A father and son were convicted by a federal jury on December 9 in connection with a “ten percent” scheme in which they cashed winning Massachusetts state lottery tickets on behalf of the ticket holders to avoid taxes and get a tax refund.
Ali Jaffer, 63, and Yusuf Jafar, 29, both of Watertown, were found guilty of one count of conspiracy to defraud the Internal Revenue Service, one count of conspiracy to commit money laundering, and one count of filing a false tax return. US District Judge Nathaniel Gorton set the sentencing for April.
Muhammad Jaffar, one of Ali Jaffar’s sons, who was also involved in the scheme, previously pleaded guilty to conspiracy to defraud the Internal Revenue Service and is due to be sentenced in March.
Defendants conspired with others to buy cash discount winning lottery tickets from gamblers throughout Massachusetts, often using convenience store owners to facilitate transactions. This scheme—referred to as “ten percent” because ticket buyers typically keep 10 to 20 percent of each ticket’s value—allows real gamblers to avoid reporting winnings on their tax returns.
The defendants and conspirators then presented the winning tickets to the Massachusetts Lottery Commission as their own and collected the full value of the tickets. The defendants also reported the ticket winnings as their own winnings on their income tax returns and claimed fictitious gambling losses to offset the claimed winnings, thus avoiding federal income taxes and refunds.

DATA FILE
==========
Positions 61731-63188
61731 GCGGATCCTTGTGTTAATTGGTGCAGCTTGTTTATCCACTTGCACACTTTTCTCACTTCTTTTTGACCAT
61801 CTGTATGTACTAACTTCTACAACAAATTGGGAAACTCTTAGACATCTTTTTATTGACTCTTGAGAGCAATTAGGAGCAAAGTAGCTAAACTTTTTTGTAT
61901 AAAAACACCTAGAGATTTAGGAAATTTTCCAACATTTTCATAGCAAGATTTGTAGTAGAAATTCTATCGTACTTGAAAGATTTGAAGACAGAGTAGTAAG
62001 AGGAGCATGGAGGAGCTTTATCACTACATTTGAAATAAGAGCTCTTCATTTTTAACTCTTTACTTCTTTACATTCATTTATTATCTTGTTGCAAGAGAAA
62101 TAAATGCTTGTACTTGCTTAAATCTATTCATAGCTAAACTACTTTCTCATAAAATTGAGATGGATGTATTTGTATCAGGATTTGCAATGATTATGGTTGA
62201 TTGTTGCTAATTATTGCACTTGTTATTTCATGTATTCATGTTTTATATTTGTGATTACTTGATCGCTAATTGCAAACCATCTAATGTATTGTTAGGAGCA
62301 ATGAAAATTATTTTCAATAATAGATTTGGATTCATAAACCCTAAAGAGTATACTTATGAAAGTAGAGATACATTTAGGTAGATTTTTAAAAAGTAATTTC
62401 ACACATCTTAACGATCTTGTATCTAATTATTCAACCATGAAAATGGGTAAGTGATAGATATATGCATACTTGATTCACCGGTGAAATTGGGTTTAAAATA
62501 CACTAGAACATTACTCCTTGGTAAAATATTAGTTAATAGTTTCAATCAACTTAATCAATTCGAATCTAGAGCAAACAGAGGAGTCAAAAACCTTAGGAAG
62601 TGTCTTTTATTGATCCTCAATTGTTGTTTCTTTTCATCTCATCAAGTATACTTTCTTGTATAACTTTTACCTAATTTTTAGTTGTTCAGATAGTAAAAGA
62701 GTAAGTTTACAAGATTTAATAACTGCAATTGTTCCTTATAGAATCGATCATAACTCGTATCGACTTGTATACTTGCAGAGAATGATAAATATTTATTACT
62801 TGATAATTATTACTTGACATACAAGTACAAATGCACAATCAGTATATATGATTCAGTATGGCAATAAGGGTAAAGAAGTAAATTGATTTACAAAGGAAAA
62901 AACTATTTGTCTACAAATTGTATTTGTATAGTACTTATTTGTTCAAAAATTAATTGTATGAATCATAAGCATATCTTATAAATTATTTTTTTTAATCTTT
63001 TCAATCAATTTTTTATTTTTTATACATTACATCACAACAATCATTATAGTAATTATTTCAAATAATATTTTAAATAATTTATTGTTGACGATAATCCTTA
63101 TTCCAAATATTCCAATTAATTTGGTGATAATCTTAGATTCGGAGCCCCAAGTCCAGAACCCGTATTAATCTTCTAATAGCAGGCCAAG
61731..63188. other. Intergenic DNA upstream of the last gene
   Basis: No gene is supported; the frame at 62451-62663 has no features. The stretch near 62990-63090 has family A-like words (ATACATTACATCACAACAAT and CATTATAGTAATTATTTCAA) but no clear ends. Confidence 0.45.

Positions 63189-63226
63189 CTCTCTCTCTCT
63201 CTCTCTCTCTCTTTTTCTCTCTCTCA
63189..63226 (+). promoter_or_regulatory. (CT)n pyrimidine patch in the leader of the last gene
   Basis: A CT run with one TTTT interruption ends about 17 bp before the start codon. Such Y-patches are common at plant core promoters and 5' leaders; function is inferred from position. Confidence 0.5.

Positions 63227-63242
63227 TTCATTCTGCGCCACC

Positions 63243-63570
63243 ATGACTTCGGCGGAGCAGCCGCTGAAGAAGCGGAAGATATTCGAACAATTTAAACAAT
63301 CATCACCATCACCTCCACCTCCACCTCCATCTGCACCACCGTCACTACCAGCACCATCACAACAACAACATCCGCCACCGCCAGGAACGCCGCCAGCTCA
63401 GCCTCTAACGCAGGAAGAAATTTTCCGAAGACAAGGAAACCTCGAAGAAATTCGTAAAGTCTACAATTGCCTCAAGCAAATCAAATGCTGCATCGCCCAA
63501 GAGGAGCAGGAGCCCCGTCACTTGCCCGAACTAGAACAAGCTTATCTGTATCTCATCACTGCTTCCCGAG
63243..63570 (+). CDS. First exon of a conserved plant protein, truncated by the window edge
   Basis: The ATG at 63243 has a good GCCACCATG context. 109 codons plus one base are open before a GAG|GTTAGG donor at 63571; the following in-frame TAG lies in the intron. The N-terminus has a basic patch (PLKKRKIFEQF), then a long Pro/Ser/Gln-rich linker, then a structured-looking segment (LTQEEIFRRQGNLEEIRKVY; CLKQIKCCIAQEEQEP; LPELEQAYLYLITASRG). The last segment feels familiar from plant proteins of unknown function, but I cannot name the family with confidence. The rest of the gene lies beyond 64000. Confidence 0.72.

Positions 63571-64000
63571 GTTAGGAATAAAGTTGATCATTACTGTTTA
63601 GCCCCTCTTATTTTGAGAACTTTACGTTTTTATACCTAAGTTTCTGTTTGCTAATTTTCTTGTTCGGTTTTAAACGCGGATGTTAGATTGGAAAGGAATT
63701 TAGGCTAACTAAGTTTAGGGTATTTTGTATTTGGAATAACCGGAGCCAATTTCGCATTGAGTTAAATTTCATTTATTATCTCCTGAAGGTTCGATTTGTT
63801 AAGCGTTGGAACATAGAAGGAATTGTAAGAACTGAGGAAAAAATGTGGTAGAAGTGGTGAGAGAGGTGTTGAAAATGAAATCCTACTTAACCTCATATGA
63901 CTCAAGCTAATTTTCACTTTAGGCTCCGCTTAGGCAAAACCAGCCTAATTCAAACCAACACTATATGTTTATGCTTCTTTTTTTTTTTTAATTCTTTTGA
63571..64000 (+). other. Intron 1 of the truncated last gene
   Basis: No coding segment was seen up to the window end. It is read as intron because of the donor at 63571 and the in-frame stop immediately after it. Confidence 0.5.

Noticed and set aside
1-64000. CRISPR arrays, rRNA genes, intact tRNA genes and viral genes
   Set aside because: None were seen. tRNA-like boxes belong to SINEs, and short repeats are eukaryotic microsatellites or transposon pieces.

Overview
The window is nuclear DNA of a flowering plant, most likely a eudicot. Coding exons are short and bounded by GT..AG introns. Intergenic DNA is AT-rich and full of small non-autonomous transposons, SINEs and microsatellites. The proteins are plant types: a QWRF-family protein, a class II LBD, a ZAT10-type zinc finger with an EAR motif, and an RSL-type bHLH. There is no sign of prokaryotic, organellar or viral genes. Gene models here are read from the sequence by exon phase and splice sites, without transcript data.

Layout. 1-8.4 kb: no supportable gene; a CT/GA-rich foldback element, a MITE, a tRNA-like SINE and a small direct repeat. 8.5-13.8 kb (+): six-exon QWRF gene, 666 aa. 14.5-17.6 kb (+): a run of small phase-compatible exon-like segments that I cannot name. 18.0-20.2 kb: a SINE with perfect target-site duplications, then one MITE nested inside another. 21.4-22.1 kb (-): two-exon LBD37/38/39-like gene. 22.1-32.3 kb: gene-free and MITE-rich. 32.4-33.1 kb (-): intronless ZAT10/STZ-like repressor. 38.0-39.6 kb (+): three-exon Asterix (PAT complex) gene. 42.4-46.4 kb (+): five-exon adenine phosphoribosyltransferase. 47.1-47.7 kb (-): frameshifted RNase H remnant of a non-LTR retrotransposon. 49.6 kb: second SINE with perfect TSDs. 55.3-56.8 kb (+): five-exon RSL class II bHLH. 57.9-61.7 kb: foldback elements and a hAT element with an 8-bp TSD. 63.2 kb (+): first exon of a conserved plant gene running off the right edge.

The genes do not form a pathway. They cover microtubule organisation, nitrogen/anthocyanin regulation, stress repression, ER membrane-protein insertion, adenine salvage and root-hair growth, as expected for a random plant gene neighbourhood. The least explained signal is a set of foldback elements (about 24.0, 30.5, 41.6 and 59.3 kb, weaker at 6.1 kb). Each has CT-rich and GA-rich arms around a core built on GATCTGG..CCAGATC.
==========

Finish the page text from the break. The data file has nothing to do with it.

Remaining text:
Between 2011 and 2020, defendants and co-conspirators cashed more than 14,000 lottery tickets and claimed more than $20,000,000 in Massachusetts lottery prizes. In total, the three family members received more than $1,200,000 in tax refunds by claiming other people’s lottery tickets as their own, then offsetting those winnings with fake gambling losses on their tax returns.
charge of conspiracy to defraud tax authority It provides for a sentence of up to five years in prison, three years of supervised release, a fine of $250,000 or twice the gross profit or loss, whichever is greater, and compensation. The charge of conspiracy to commit money laundering carries a penalty of up to 20 years in prison, three years of supervised release, a fine of $500,000 or twice the value of the property involved in the transaction, whichever is greater, restitution and forfeiture.
In addition, the charge of filing false tax returns carries a penalty of up to three years in prison, one year of supervised release and a fine of $250,000 or twice the gross profit or loss, whichever is greater.